Paula Lantz

Associate Dean for Academic Affairs
Organization: Gerald R. Ford School of Public Policy, University of Michigan

Paula M. Lantz, PhD, MS is professor and associate dean for academic affairs at the Gerald R. Ford School of Public Policy and professor of health management and policy in the School of Public Health at the University of Michigan. As a social demographer/epidemiologist, Dr. Lantz’s research focuses on public health policy and upstream social policies that address population health issues and health disparities. Current research projects focus on policy issues related to clinical preventive services, and the potential for social impact bonds/Pay for Success projects to address social determinants of health and reduce health care costs in Medicaid populations. Dr. Lantz is an elected member of the National Academy of Medicine.

Read Dr. Lantz's bio at the University of Michigan.

  • A new University of Michigan analysis reviews 46 studies evaluating interventions for "super-utilizers" of emergency department and prehospital care in the U.S. Here, the authors share their thoughts on the importance of their findings.

    June 19, 2019
  • “Super-utilizers” have been the subject of much attention as health care systems work to reduce costs and provide better care. As part of their work to understand best practices for addressing the medical and social needs of high-need/high-cost patients, Samantha Iovan, Paula Lantz, Katie Allan, and Mahshid Abir published a systematic review examining interventions that are being implemented to address super-utilizers in prehospital and emergency care settings in the U.S.

    April 26, 2019
  • Pay for success sparks innovation in the public sector while limiting risk to taxpayers by ensuring the government only pays for services that are effective. Importantly, it can bring financing to interventions for populations that are often forgotten, neglected, or deemed less worthy of taxpayer support, including people experiencing chronic homelessness.

    April 11, 2019
  • In a recent opinion in The Milbank Quarterly, Dr. Lantz builds on insights from her P4A research portfolio to articulate concerns about the recent "medicalization" of population health within the health care system and its limits in making substantial improvements in population health.

    January 23, 2019
  • Paula Lantz and Samantha Iovan of the University of Michigan Research Hub used their innovative pay-for-success (PFS) surveillance system to identify strengths and challenges of several supportive housing interventions using PFS, and to assess whether PFS housing projects generally meet established criteria for improving social welfare.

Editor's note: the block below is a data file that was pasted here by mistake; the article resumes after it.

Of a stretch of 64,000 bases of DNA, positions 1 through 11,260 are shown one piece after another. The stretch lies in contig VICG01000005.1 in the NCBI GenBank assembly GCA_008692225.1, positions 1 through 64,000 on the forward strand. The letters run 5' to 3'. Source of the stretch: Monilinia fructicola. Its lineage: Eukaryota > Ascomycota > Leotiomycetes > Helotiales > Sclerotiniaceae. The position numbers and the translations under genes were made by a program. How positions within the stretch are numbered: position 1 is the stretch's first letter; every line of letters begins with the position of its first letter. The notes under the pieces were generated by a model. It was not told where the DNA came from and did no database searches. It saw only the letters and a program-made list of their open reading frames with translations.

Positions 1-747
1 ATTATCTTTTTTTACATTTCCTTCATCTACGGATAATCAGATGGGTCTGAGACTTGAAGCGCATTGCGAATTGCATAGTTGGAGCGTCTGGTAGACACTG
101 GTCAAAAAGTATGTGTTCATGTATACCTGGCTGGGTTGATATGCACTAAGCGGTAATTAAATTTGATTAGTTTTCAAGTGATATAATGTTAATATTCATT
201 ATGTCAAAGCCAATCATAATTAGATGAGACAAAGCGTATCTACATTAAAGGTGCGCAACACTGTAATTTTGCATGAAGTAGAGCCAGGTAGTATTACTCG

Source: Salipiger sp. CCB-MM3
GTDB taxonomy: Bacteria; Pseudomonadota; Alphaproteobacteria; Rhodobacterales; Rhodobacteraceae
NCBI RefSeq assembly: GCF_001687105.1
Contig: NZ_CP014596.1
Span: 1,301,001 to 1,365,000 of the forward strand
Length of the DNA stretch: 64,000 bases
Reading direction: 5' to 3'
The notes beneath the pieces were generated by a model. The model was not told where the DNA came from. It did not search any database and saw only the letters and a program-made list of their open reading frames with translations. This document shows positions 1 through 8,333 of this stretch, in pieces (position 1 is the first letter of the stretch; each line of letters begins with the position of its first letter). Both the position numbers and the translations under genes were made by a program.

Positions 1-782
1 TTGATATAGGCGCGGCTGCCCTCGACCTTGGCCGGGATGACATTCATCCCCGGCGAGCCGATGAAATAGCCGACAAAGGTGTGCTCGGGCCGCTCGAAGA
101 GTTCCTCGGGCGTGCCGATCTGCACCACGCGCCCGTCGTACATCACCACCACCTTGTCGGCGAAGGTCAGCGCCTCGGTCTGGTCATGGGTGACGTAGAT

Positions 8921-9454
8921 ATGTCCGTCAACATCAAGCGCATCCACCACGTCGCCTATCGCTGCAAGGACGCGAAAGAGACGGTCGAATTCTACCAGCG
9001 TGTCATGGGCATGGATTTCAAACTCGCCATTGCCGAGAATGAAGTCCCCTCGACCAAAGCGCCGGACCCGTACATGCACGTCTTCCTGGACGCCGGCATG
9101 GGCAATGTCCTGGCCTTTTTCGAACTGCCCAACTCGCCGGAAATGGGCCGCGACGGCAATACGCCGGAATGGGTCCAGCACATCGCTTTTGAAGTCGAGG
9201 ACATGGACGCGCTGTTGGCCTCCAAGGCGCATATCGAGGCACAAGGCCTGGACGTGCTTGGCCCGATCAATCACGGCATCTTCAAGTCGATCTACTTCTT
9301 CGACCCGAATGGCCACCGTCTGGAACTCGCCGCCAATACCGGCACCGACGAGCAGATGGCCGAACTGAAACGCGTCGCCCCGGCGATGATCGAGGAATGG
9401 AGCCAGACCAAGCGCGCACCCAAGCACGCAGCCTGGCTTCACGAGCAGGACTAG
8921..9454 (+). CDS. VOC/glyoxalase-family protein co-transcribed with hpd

December 18, 2018
  • Steven H. Goldberg, Paula M. Lantz, and Samantha Iovan from the University of Michigan P4A Research Hub examine the use of federal Medicaid dollars as a payout source for non-medical services aimed at addressing social determinants of health under the 2016 Medicaid Managed Care Final Rule.

    October 31, 2018
  • The Pay for Success model may prove to be a valuable tool for increasing critical investments in effective health and wellness interventions. The public-private nature of the approach can encourage important ties between the business community, investment groups, philanthropy, and public agencies and service systems; and stimulate innovative changes in the financing and delivery of sustainable, community-driven solutions.

    September 25, 2018
  • What kind of cost savings could be achieved if a "Pay for Success" (PFS) financing model were applied to a home-based, multi-component asthma intervention among low-income children on Medicaid in Detroit? The University of Michigan Research Hub team found that the economics of a PFS intervention are most viable if it targets children who have already experienced an expensive episode of asthma-related care.

    June 5, 2018
  • Financing, Implementation & Policy Models
    The Role of Pay for Success in Building a Culture of Health
    “Pay for Success” is a public/private partnership approach to financing proven prevention interventions that help the public sector save money or achieve greater value for an investment. This project will explore the potential for and best practices by which Pay for Success initiatives (also known as social impact bonds) can address the social determinants of health and reduce public expenditures on health/social services.